Omega Serpentis

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Omega Serpentis
Observation data
Epoch J2000.0      Equinox J2000.0 (ICRS)
Constellation Serpens
Right ascension 15h 50m 17.54635s[1]
Declination +02° 11′ 47.4362″[1]
Apparent magnitude (V) +5.22[2]
Spectral type G8 III[3]
U−B color index +0.805[2]
B−V color index +1.02[2]
Radial velocity (Rv) −3.11±0.08[4] km/s
Proper motion (μ) RA: +29.15[1] mas/yr
Dec.: −47.31[1] mas/yr
Parallax (π) 11.93 ± 0.28[1] mas
Distance 273 ± 6 ly
(84 ± 2 pc)
Absolute magnitude (MV) +0.49[3]
Mass 1.20±0.24 M
Radius 10.48±0.52 R
Luminosity 69 L
Surface gravity (log g) 2.88±0.03 cgs
Temperature 4,797±16 K
Metallicity [Fe/H] −0.26±0.02 dex
Rotational velocity (v sin i) 0.99±0.98 km/s
Age 3.94±2.16 Gyr
Other designations
ω Ser, 34 Ser, BD+02° 3007, HD 141680, HIP 77578, HR 5888, SAO 121215.[5]
Database references

Omega Serpentis (ω Ser, ω Serpentis) is a solitary[6] star within the Serpens Caput part of the equatorial constellation of Serpens. It is visible to the naked eye with an apparent visual magnitude of +5.22.[2] Based upon an annual parallax shift of 11.93 mas as seen from Earth, it is located about 273 light years from the Sun. At that distance, its visual magnitude is diminished by an extinction factor of 0.19 due to interstellar dust.[4] It is a member of the Ursa Major Stream, lying among the outer parts, or corona, of this moving group of stars that roughly follow a common heading through space.[7]

With an estimated age of around four billion years,[4] Omega Serpentis is an evolved G-type giant star with a stellar classification of G8 III.[3] It is a red clump giant, which means that it is generating energy at its core through the nuclear fusion of helium.[8] The star has an estimated 120% of the Sun's mass but has expanded to 10.48 times the radius of the Sun. It is radiating 69 times the solar luminosity from its photosphere at an effective temperature of 4,797 K.[4]

Planetary system[edit]

Observations made between 2001−2003 by the Okayama Planet Search Program showed that Omega Serpentis is undergoing periodic radial velocity variations with a preliminary period estimate of 312.3 days.[9] Following this announcement in 2005, further observations were performed that were best explained by a planet following a Keplerian orbit. This companion has an estimated orbital period of 277 days, a semimajor axis of 1.1 AU, and an eccentricity of 0.1.[3]

Since the inclination of the orbit is unknown, only a lower bound on the mass of the planet can be determined. The object has at least 170% times the mass of Jupiter. However, these values for the semimajor axis and planetary mass are based on an adopted stellar mass of 2.17 times the mass of the Sun.[3] More recent results by Jofré et al (2015) give a lower stellar mass estimate of 1.20 solar masses.[4]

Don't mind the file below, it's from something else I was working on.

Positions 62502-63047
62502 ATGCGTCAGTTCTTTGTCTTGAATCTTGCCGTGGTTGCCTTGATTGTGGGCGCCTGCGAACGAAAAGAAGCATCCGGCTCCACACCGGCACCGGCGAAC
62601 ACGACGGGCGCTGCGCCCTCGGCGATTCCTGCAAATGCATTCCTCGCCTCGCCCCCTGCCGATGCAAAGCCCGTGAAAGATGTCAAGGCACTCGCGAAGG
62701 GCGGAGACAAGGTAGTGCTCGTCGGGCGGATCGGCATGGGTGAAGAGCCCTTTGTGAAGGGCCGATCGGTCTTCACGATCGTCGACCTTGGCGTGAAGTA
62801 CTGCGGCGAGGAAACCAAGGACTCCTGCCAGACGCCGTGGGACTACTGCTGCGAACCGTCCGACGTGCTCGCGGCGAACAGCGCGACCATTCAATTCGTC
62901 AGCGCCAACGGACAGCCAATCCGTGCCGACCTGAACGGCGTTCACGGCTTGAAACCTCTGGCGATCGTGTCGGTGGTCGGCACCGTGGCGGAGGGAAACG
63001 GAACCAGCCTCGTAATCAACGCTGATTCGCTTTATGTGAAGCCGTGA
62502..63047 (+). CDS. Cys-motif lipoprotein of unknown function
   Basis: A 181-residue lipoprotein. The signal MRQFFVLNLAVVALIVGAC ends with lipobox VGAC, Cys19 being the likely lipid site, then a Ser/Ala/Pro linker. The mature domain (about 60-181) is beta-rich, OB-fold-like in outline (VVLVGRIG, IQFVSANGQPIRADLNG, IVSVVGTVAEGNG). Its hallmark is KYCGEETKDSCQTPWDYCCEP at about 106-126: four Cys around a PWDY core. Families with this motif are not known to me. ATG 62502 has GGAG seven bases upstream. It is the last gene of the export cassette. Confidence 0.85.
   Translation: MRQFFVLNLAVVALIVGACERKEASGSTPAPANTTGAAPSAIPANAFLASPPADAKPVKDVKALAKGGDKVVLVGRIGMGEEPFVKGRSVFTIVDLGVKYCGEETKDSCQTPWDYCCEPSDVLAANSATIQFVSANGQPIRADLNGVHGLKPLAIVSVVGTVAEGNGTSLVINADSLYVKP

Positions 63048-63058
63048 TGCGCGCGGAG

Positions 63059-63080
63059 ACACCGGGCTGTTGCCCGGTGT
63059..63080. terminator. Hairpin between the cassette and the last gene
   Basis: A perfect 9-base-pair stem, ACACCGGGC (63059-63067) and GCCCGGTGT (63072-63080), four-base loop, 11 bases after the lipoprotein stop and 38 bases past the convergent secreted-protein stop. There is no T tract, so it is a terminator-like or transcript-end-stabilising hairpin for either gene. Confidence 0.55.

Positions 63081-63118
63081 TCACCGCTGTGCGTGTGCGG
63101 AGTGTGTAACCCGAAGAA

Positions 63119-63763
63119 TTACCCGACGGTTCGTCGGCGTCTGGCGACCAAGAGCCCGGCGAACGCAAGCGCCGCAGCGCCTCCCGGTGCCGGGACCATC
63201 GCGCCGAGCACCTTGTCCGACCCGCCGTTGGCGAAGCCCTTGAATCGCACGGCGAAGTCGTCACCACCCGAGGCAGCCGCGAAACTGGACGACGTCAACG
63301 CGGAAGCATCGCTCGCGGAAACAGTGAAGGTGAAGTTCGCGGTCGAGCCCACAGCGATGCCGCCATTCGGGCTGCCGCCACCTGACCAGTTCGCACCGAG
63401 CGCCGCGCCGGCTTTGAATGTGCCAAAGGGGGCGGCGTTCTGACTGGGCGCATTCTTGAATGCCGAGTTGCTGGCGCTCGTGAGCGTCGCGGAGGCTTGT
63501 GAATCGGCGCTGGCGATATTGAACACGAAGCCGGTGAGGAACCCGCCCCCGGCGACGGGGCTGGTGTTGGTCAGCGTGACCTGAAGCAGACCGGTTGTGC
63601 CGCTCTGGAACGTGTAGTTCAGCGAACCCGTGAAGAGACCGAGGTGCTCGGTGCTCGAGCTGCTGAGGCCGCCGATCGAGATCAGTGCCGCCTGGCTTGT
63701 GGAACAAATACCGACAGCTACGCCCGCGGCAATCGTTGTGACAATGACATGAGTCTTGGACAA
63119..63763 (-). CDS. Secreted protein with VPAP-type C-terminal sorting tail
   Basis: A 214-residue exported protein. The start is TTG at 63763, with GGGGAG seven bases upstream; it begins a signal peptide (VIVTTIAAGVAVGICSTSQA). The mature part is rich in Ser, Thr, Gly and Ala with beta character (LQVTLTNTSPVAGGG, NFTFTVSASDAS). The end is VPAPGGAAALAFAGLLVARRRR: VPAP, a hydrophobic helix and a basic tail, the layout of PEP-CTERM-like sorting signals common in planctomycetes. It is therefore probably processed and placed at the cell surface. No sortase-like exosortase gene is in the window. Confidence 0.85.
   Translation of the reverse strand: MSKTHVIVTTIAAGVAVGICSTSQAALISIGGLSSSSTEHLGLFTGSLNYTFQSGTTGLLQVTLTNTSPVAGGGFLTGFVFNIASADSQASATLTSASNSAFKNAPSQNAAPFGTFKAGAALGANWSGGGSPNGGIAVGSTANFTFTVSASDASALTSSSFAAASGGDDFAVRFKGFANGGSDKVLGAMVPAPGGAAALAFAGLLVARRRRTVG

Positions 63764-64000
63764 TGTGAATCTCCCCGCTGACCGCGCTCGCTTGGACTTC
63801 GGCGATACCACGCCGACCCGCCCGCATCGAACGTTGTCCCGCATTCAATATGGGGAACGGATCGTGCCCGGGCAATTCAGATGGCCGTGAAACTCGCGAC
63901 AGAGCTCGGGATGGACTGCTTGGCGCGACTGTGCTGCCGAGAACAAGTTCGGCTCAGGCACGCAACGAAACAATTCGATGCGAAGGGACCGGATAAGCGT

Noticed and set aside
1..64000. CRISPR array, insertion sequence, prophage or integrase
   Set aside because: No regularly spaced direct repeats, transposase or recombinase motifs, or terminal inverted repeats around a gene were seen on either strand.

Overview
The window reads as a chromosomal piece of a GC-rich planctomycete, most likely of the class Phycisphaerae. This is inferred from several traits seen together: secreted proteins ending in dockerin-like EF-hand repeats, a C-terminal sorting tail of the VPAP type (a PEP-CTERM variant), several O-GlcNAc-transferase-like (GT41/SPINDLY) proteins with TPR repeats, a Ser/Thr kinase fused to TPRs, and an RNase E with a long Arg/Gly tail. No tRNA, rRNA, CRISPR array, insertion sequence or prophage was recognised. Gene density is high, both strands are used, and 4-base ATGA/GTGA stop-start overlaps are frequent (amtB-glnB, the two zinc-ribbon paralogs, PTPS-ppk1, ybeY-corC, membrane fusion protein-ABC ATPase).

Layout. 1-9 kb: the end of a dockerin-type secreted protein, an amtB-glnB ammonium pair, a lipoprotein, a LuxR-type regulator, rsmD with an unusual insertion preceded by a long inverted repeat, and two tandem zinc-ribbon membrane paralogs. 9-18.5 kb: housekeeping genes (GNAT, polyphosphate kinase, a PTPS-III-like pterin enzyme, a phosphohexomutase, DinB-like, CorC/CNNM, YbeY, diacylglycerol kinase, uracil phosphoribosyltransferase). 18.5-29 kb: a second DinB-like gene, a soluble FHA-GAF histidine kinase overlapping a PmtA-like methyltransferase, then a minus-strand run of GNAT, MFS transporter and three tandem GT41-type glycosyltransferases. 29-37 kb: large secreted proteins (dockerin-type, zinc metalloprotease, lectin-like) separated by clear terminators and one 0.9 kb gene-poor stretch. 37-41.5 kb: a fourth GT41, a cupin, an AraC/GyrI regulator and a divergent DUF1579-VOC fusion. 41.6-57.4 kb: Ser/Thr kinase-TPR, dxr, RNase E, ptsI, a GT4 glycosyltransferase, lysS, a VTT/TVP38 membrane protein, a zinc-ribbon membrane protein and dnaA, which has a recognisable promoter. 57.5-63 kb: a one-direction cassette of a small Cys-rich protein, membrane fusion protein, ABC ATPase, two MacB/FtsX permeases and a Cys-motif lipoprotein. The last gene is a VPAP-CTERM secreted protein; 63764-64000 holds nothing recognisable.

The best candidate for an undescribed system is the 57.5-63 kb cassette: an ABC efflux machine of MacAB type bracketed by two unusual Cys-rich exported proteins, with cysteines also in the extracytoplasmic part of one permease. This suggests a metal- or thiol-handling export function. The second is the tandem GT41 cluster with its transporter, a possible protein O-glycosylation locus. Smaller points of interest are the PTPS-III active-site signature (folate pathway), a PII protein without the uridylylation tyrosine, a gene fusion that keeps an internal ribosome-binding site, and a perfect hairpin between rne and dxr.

The Omega Serpentis planetary system[3]
(in order from star)
Mass Semimajor axis
Orbital period
Eccentricity Inclination Radius
b ≥ 1.7 MJ 1.1 277.02+0.52


  1. ^ a b c d e van Leeuwen, F. (2007), "Validation of the new Hipparcos reduction", Astronomy and Astrophysics, 474 (2): 653–664, arXiv:0708.1752Freely accessible, Bibcode:2007A&A...474..653V, doi:10.1051/0004-6361:20078357. 
  2. ^ a b c d Mermilliod, J.-C. (1986), "Compilation of Eggen's UBV data, transformed to UBV (unpublished)", Catalogue of Eggen's UBV data, SIMBAD, Bibcode:1986EgUBV........0M. 
  3. ^ a b c d e f Sato, Bun'ei; Omiya, Masashi; Harakawa, Hiroki; Liu, Yu-Juan; et al. (August 2013), "Planetary Companions to Three Evolved Intermediate-Mass Stars: HD 2952, HD 120084, and omega Serpentis", Publications of the Astronomical Society of Japan, 65 (4): 12, arXiv:1304.4328Freely accessible, Bibcode:2013PASJ...65...85S, doi:10.1093/pasj/65.4.85, 85. 
  4. ^ a b c d e f Jofré, E.; et al. (2015), "Stellar parameters and chemical abundances of 223 evolved stars with and without planets", Astronomy & Astrophysics, 574, Bibcode:2015A&A...574A..50J, doi:10.1051/0004-6361/201424474, A50. 
  5. ^ "ome Ser -- High proper-motion Star", SIMBAD Astronomical Database, Centre de Données astronomiques de Strasbourg, retrieved 2017-03-23. 
  6. ^ Eggleton, P. P.; Tokovinin, A. A. (September 2008), "A catalogue of multiplicity among bright stellar systems", Monthly Notices of the Royal Astronomical Society, 389 (2): 869–879, arXiv:0806.2878Freely accessible, Bibcode:2008MNRAS.389..869E, doi:10.1111/j.1365-2966.2008.13596.x. 
  7. ^ Chupina, N. V.; et al. (June 2006), "Kinematic structure of the corona of the Ursa Major flow found using proper motions and radial velocities of single stars", Astronomy and Astrophysics, 451 (3): 909–916, Bibcode:2006A&A...451..909C, doi:10.1051/0004-6361:20054009. 
  8. ^ Puzeras, E.; et al. (October 2010), "High-resolution spectroscopic study of red clump stars in the Galaxy: iron-group elements", Monthly Notices of the Royal Astronomical Society, 408 (2): 1225–1232, arXiv:1006.3857Freely accessible, Bibcode:2010MNRAS.408.1225P, doi:10.1111/j.1365-2966.2010.17195.x. 
  9. ^ Sato, Bun'ei; et al. (February 2005), "Radial-Velocity Variability of G-Type Giants: First Three Years of the Okayama Planet Search Program", Publications of the Astronomical Society of Japan, 57 (1): 97−107, Bibcode:2005PASJ...57...97S, doi:10.1093/pasj/57.1.97.